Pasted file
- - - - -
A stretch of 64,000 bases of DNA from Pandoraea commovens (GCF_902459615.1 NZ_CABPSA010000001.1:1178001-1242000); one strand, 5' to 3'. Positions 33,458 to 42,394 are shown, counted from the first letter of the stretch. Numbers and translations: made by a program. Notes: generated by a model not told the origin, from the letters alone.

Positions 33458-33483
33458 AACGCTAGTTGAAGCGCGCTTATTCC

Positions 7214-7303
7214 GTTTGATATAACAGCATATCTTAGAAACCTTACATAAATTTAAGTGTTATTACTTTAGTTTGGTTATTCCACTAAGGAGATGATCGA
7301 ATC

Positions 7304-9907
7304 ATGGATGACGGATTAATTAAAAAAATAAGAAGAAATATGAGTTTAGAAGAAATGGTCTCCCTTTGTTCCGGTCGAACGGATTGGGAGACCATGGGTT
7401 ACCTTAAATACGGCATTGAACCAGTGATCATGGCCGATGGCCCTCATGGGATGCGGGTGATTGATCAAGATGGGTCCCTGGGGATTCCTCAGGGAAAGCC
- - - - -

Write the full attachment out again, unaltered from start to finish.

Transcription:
A stretch of 64,000 bases of DNA from Pandoraea commovens (GCF_902459615.1 NZ_CABPSA010000001.1:1178001-1242000); one strand, 5' to 3'. Positions 33,458 to 42,394 are shown, counted from the first letter of the stretch. Numbers and translations: made by a program. Notes: generated by a model not told the origin, from the letters alone.

Positions 33458-33483
33458 AACGCTAGTTGAAGCGCGCTTATTCC

Positions 7214-7303
7214 GTTTGATATAACAGCATATCTTAGAAACCTTACATAAATTTAAGTGTTATTACTTTAGTTTGGTTATTCCACTAAGGAGATGATCGA
7301 ATC

Positions 7304-9907
7304 ATGGATGACGGATTAATTAAAAAAATAAGAAGAAATATGAGTTTAGAAGAAATGGTCTCCCTTTGTTCCGGTCGAACGGATTGGGAGACCATGGGTT
7401 ACCTTAAATACGGCATTGAACCAGTGATCATGGCCGATGGCCCTCATGGGATGCGGGTGATTGATCAAGATGGGTCCCTGGGGATTCCTCAGGGAAAGCC